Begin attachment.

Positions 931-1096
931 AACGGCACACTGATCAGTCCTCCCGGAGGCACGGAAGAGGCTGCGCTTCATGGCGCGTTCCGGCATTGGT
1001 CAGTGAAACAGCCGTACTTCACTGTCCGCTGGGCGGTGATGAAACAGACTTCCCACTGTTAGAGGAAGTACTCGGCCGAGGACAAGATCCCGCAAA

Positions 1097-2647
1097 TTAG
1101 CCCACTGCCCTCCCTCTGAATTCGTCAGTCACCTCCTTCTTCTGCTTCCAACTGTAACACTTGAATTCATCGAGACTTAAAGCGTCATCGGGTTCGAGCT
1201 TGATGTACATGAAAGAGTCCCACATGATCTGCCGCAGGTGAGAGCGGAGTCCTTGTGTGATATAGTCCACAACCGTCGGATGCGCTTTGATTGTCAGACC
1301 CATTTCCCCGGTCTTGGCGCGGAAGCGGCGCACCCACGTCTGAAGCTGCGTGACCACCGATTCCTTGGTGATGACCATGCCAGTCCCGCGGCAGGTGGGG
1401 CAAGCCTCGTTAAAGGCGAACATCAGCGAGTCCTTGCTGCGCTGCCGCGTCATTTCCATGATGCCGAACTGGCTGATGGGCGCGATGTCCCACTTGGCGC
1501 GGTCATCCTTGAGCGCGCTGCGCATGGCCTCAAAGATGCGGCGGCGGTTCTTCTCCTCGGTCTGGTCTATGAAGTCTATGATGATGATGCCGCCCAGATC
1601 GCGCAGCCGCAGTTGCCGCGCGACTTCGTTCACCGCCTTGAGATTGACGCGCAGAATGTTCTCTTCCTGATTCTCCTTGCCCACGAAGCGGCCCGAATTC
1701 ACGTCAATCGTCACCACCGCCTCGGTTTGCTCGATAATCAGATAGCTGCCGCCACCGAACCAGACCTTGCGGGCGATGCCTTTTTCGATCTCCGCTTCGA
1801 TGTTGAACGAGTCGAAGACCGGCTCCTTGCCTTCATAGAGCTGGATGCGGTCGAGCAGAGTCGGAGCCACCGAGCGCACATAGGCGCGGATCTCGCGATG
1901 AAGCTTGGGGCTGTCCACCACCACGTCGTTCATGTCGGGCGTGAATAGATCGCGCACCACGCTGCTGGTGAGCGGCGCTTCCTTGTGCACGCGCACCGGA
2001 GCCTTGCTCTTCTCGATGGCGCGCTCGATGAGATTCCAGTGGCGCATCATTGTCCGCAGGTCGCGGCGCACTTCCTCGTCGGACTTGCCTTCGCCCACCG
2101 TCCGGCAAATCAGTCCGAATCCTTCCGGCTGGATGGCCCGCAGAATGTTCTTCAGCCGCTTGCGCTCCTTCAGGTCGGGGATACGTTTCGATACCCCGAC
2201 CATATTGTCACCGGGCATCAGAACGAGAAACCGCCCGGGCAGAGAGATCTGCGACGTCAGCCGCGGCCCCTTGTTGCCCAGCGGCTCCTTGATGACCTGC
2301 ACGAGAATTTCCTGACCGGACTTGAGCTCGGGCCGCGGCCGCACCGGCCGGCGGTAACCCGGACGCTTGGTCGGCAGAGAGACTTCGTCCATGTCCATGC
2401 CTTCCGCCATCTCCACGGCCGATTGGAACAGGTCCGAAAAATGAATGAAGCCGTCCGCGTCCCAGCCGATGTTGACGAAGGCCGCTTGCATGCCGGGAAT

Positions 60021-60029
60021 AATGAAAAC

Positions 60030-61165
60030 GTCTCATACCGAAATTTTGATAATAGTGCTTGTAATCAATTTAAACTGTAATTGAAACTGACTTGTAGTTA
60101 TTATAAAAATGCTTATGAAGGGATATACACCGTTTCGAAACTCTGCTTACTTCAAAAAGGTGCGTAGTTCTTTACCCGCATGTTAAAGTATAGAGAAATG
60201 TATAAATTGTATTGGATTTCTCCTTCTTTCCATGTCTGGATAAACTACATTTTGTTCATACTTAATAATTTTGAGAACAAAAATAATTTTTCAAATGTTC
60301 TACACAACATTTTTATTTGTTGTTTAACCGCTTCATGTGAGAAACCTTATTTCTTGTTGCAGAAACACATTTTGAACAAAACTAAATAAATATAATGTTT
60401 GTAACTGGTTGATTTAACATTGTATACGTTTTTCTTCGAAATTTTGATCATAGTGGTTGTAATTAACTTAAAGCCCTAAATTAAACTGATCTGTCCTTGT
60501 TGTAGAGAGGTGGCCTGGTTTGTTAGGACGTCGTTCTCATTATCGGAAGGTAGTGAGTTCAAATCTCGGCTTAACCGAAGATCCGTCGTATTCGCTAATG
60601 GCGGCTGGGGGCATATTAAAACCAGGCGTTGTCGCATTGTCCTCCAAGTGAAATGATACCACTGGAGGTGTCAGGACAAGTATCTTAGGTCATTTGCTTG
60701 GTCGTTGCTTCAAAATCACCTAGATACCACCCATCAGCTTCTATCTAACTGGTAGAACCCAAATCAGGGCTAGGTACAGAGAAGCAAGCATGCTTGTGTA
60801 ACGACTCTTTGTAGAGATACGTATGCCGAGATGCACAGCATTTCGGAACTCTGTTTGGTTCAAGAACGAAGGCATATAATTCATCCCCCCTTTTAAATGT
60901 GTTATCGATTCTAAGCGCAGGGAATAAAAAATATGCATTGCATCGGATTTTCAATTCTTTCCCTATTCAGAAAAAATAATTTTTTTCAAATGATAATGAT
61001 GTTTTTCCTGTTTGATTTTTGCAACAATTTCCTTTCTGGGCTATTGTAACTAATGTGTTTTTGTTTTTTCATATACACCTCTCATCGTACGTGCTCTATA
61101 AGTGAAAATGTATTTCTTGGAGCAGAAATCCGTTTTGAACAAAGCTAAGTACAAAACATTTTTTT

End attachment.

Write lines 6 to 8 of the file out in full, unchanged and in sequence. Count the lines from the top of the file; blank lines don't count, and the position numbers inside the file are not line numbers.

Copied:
1101 CCCACTGCCCTCCCTCTGAATTCGTCAGTCACCTCCTTCTTCTGCTTCCAACTGTAACACTTGAATTCATCGAGACTTAAAGCGTCATCGGGTTCGAGCT
1201 TGATGTACATGAAAGAGTCCCACATGATCTGCCGCAGGTGAGAGCGGAGTCCTTGTGTGATATAGTCCACAACCGTCGGATGCGCTTTGATTGTCAGACC
1301 CATTTCCCCGGTCTTGGCGCGGAAGCGGCGCACCCACGTCTGAAGCTGCGTGACCACCGATTCCTTGGTGATGACCATGCCAGTCCCGCGGCAGGTGGGG